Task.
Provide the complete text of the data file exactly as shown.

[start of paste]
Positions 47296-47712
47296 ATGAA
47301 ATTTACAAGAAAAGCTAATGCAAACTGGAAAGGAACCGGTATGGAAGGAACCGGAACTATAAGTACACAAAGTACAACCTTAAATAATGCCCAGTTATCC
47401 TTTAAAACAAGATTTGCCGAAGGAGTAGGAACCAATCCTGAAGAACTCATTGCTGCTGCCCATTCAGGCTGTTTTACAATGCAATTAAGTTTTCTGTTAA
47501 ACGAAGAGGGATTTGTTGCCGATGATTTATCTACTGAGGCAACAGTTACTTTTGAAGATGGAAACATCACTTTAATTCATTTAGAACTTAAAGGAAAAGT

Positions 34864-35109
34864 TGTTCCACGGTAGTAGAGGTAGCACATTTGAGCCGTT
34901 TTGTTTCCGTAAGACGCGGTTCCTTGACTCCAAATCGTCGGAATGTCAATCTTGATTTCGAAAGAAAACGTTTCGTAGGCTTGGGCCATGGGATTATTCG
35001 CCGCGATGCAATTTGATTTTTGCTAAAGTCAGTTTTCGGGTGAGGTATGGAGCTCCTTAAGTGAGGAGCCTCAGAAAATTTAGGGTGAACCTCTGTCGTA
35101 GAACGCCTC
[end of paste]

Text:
Positions 47296-47712
47296 ATGAA
47301 ATTTACAAGAAAAGCTAATGCAAACTGGAAAGGAACCGGTATGGAAGGAACCGGAACTATAAGTACACAAAGTACAACCTTAAATAATGCCCAGTTATCC
47401 TTTAAAACAAGATTTGCCGAAGGAGTAGGAACCAATCCTGAAGAACTCATTGCTGCTGCCCATTCAGGCTGTTTTACAATGCAATTAAGTTTTCTGTTAA
47501 ACGAAGAGGGATTTGTTGCCGATGATTTATCTACTGAGGCAACAGTTACTTTTGAAGATGGAAACATCACTTTAATTCATTTAGAACTTAAAGGAAAAGT

Positions 34864-35109
34864 TGTTCCACGGTAGTAGAGGTAGCACATTTGAGCCGTT
34901 TTGTTTCCGTAAGACGCGGTTCCTTGACTCCAAATCGTCGGAATGTCAATCTTGATTTCGAAAGAAAACGTTTCGTAGGCTTGGGCCATGGGATTATTCG
35001 CCGCGATGCAATTTGATTTTTGCTAAAGTCAGTTTTCGGGTGAGGTATGGAGCTCCTTAAGTGAGGAGCCTCAGAAAATTTAGGGTGAACCTCTGTCGTA
35101 GAACGCCTC